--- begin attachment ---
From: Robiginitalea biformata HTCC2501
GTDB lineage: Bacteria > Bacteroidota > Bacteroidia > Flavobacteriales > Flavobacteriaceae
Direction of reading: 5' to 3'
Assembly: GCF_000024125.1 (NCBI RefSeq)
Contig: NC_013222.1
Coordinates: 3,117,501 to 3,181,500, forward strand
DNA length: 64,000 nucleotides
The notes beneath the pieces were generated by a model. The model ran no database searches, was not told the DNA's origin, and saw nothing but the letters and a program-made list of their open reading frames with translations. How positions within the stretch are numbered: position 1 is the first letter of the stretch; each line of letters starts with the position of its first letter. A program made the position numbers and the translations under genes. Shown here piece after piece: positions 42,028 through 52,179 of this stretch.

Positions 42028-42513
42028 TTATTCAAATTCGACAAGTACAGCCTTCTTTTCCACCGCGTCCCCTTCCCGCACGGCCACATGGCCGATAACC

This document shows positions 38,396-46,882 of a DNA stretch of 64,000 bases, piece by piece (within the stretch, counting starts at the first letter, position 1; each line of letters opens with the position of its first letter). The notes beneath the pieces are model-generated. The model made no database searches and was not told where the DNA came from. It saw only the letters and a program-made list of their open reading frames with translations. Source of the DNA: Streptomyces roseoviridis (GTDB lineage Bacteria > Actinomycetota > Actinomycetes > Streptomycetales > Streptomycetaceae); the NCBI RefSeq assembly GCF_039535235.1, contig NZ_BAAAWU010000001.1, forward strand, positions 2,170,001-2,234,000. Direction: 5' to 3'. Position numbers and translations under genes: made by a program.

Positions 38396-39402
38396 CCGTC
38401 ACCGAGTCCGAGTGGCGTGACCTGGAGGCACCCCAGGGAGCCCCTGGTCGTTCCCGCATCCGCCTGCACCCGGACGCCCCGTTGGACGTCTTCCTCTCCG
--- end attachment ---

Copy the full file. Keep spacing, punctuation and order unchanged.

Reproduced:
From: Robiginitalea biformata HTCC2501
GTDB lineage: Bacteria > Bacteroidota > Bacteroidia > Flavobacteriales > Flavobacteriaceae
Direction of reading: 5' to 3'
Assembly: GCF_000024125.1 (NCBI RefSeq)
Contig: NC_013222.1
Coordinates: 3,117,501 to 3,181,500, forward strand
DNA length: 64,000 nucleotides
The notes beneath the pieces were generated by a model. The model ran no database searches, was not told the DNA's origin, and saw nothing but the letters and a program-made list of their open reading frames with translations. How positions within the stretch are numbered: position 1 is the first letter of the stretch; each line of letters starts with the position of its first letter. A program made the position numbers and the translations under genes. Shown here piece after piece: positions 42,028 through 52,179 of this stretch.

Positions 42028-42513
42028 TTATTCAAATTCGACAAGTACAGCCTTCTTTTCCACCGCGTCCCCTTCCCGCACGGCCACATGGCCGATAACC

This document shows positions 38,396-46,882 of a DNA stretch of 64,000 bases, piece by piece (within the stretch, counting starts at the first letter, position 1; each line of letters opens with the position of its first letter). The notes beneath the pieces are model-generated. The model made no database searches and was not told where the DNA came from. It saw only the letters and a program-made list of their open reading frames with translations. Source of the DNA: Streptomyces roseoviridis (GTDB lineage Bacteria > Actinomycetota > Actinomycetes > Streptomycetales > Streptomycetaceae); the NCBI RefSeq assembly GCF_039535235.1, contig NZ_BAAAWU010000001.1, forward strand, positions 2,170,001-2,234,000. Direction: 5' to 3'. Position numbers and translations under genes: made by a program.

Positions 38396-39402
38396 CCGTC
38401 ACCGAGTCCGAGTGGCGTGACCTGGAGGCACCCCAGGGAGCCCCTGGTCGTTCCCGCATCCGCCTGCACCCGGACGCCCCGTTGGACGTCTTCCTCTCCG